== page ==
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17. 3.

98 EN Official Journal of the European Communities C 82/5

Answer
(17 October 1997)

The Council follows closely events in Rwanda and Zaire and has discussed the situation in the Great Lakes
region at every meeting since the outbreak of the conflict in Zaire. The Council does not make any distinction
between its Members but expects all to do everything within their powers to implement Council decisions or
conclusions. The Council has repeatedly expressed its support for the mediation efforts of the UN, OAU and
regional leaders and the Special Envoy of the EU has taken active part in their mediation efforts. The Council has
repeatedly expressed its support for the holding of an international conference under the auspices of the UN and
the OAU to find a political settlement to the different conflicts to the region.

(98/C 82/06) WRITTEN QUESTION E-1060/97


by Jacques Donnay (UPE) and Jean-Claude Pasty (UPE) to the Council
(24 March 1997)

Subject: Traffic in cocaine from Surinam

The population of northern France, especially the Lille region, is increasingly feeling the disastrous effects of the
traffic in drugs from Colombia and Surinam, via the Netherlands.

The Dutch press only recently reported on the scale of the cocaine trade, in connection with the activities of the
Surinam mafia.

The Dutch Minister of Justice apparently now has sufficient evidence to take legal action against the very clearly
designated organizers of this trade.

Court action by the Dutch judicial authorities would be welcome as it would complement the diplomatic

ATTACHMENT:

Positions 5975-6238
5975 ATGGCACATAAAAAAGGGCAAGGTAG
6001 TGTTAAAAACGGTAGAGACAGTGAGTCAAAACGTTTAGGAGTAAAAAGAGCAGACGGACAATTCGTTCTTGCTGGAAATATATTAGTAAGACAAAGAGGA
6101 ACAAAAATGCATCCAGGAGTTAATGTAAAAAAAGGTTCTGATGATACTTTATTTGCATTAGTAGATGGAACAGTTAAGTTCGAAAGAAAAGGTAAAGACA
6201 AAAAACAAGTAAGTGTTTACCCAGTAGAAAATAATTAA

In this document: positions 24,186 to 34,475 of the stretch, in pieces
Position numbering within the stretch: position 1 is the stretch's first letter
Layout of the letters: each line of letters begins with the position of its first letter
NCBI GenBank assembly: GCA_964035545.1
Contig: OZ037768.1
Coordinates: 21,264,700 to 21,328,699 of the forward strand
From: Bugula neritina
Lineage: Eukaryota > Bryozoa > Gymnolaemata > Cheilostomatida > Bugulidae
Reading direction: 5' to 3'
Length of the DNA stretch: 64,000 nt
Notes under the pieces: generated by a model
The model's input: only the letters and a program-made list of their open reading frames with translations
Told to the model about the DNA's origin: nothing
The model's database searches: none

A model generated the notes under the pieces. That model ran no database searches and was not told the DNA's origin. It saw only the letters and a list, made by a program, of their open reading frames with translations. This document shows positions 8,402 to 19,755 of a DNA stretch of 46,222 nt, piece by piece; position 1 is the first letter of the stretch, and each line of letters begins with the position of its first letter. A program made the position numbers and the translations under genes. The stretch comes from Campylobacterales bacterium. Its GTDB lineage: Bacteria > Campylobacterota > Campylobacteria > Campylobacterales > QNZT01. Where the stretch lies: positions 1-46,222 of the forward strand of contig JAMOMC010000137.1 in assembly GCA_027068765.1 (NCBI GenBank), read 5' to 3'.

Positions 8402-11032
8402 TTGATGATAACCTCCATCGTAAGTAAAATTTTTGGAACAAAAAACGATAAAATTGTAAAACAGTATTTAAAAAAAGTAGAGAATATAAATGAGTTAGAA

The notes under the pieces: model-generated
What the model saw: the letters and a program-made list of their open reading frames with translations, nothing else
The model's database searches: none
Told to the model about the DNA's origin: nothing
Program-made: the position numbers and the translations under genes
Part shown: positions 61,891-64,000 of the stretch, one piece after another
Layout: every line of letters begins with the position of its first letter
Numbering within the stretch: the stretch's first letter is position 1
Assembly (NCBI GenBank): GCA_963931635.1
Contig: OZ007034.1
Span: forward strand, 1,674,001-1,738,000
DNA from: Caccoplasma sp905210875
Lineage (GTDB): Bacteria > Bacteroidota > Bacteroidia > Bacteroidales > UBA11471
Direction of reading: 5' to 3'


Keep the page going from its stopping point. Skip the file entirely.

measures taken.

1. Given that the European Council has set action to combat drug dealing as one of its priorities, does the
President of the European Council intend to encourage the Dutch Government to take action against those
responsible for this traffic?

2. Is the President of the European Council prepared to engage in cooperation, in particular with regard to
police forces, and access to the relevant files, with his other EU partners, who are victims of this traffic?

Answer
(16 October 1997)

1. The fight against trafficking in drugs was one of the highest priorities of the Irish as well as the Netherlands
Presidencies during the second half of 1996 and first half of 1997. A number of Council decisions aiming at
enhanced cooperation between the Member States and their law enforcement authorities in their fight against
drugs have been made, such as:
− the Joint Action of 29 November 1996 on cooperation between customs authorities and business
organisations in combating drug trafficking,
− the Joint Action of 29 November 1996 concerning the exchange of information on the chemical profiling of
drugs to facilitate improved cooperation between Member States in combating illicit drug trafficking,
− the Council Resolution of 29 November 1996 on the drawing up of police-customs agreements in the fight
against drugs,
− the Joint Action of 17 December 1996 concerning the approximation of the laws and practices of the